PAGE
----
The possible involvement of Treg and Breg cells in the pathogenesis of familial Mediterranean fever (FMF) was previously suggested. Being a marker of both Treg and Breg cells, soluble and membrane-bound sema3A was assessed in 17 patients with FMF during attacks and in remission. Eight patients with smoldering disease and 12 healthy controls were included. The serum level of sema3A was recorded as much lower in FMF patients during attacks or remission compared to serum levels in healthy controls (242[+ or -]9.8 ng/mL vs. 232[+ or -]22.7 ng/mL vs. 323[+ or -]160 ng/mL respectively, p<0.05). In addition, the expression of sema3A on Treg (57.2%[+ or -]8.3 during attack vs. 77.2%[+ or -]10.3 in remission vs. 88.7%[+ or -]3.6% normal controls, p<0.01, respectively) and Breg cells (69.5%[+ or -]9 during attack vs. 83.4%[+ or -]5.8 in remission vs. 82.6%[+ or -]6.4% normal controls, p<0.05, respectively) was significantly lower in patients with FMF during attacks, but was normalized in remission. It is therefore possible that healthy Treg and Breg cells, namely the proper expression of sema3A are required to end FMF attacks (15). In another recent study, the involvement of sema3A in systemic sclerosis (SSc) was also reported. Here, 27 patients with SSc, 42 patients with SLE, and 28 healthy controls were studied. Serum levels of sema3A and the expression of sema3A on Treg cells were assessed in all studied individuals. Serum levels of sema3A were found to be significantly lower in patients with SSc compared to healthy individuals (14.38[+ or -]5.7 vs. 27.14[+ or -]8.4 ng/mL, p<0.0001), but similar to that in SLE (15.7[+ or -]4.3 ng/mL). The expression of sema3A on Treg cells was also significantly lower in patients with SSc when compared to normal controls (61.7[+ or -]15.7% vs. 88.7[+ or -]3.7% (p<0.0001). The lower serum level of sema3A was inversely correlated with disease duration (r=-0.4, p=0.036) and correlated with low C4 levels (r=0.66, p=0.026). Thus, the finding of reduced sema3A expression on Treg cells in patients with SSc may reflect their impaired regulatory function, thereby contributing to our understanding of the immune pathogenesis of this disease. This finding suggests that increasing the sema3A level in the serum and/or on Treg cells may serve a future strategy for follow-up and treatment (16, 17).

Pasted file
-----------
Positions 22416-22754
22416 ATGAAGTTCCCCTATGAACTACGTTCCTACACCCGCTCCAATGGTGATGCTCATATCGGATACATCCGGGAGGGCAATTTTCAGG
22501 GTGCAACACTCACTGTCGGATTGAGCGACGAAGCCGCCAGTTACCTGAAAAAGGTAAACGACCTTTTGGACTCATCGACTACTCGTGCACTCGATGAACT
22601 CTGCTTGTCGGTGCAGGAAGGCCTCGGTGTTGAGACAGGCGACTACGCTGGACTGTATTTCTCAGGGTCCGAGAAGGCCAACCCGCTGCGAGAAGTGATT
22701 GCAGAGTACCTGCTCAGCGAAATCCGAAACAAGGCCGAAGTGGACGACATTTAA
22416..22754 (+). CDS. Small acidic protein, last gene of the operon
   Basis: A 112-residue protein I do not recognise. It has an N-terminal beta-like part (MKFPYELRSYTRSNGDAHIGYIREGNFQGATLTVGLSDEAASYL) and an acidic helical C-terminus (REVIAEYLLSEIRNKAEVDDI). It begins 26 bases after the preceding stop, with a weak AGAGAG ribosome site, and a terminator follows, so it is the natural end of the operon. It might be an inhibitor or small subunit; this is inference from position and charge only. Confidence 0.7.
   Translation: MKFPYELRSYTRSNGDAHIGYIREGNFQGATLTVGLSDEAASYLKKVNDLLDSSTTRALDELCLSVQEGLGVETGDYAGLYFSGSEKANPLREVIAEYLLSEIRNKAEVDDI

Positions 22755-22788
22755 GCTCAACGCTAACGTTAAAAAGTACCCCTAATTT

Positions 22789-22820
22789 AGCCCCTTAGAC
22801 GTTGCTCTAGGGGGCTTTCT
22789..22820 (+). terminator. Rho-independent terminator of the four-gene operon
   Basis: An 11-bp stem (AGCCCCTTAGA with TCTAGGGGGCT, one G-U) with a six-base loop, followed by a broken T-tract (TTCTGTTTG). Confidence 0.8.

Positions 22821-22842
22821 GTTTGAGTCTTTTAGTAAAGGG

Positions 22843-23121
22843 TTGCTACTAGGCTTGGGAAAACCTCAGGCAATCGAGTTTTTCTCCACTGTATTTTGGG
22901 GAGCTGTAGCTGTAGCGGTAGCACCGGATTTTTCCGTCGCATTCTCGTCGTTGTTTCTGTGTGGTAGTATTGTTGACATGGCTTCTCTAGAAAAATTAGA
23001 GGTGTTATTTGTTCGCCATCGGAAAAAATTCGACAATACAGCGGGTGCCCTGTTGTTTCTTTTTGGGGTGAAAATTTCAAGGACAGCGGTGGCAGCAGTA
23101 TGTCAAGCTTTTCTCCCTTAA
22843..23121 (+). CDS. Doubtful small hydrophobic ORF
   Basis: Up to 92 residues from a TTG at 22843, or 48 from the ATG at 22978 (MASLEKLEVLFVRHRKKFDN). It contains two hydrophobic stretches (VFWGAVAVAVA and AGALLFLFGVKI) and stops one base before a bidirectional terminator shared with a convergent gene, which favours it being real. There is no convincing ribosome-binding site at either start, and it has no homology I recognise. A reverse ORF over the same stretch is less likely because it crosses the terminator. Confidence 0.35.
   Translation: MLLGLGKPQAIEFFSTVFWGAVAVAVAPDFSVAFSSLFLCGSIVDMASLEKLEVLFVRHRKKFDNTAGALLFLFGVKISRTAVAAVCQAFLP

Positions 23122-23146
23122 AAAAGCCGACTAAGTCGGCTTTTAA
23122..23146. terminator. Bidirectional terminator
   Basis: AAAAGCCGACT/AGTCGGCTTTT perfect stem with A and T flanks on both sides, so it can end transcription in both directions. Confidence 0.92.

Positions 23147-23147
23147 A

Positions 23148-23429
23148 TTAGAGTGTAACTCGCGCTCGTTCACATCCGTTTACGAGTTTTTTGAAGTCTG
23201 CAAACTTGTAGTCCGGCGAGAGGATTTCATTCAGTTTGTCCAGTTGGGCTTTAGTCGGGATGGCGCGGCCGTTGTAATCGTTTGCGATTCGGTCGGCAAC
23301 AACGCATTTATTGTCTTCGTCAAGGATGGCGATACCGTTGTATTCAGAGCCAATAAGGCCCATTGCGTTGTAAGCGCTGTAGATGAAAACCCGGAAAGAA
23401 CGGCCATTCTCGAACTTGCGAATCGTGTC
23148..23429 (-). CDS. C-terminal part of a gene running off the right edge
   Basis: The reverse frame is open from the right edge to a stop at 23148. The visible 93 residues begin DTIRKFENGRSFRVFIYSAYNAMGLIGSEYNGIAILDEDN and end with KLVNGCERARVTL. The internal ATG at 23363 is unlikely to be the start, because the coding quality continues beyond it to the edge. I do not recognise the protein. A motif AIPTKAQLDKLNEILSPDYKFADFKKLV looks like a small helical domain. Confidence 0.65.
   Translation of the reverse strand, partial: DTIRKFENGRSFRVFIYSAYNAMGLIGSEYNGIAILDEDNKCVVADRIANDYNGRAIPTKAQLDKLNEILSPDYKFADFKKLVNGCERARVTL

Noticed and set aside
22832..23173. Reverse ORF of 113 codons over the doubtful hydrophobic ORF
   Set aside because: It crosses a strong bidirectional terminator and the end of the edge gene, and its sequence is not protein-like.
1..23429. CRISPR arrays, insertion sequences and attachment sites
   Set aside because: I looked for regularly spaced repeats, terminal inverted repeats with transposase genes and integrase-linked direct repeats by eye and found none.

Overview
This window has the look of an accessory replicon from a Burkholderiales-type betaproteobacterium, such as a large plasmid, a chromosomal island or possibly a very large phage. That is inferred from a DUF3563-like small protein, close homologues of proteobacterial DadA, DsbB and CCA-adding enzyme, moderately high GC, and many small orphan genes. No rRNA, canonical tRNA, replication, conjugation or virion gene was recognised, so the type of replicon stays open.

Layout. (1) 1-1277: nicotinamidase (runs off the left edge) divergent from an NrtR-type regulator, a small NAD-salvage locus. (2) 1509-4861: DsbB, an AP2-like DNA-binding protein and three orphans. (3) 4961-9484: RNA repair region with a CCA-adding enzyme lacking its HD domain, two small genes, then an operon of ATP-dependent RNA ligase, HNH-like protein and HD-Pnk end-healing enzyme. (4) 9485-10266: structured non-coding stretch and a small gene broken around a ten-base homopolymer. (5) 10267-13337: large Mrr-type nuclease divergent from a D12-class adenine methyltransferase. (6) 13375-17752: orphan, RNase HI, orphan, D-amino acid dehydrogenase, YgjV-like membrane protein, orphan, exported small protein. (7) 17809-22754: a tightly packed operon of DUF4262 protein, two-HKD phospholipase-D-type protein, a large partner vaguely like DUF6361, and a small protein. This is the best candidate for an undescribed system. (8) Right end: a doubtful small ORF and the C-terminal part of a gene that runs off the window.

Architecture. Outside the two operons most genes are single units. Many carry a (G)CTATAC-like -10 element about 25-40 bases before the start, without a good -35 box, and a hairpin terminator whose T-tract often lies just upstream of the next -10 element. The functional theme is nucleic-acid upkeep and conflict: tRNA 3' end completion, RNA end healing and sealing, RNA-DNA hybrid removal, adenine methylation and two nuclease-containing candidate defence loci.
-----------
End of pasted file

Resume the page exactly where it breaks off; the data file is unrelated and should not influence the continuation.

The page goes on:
Semaphorin3A and inflammatory bowel disease (IBD)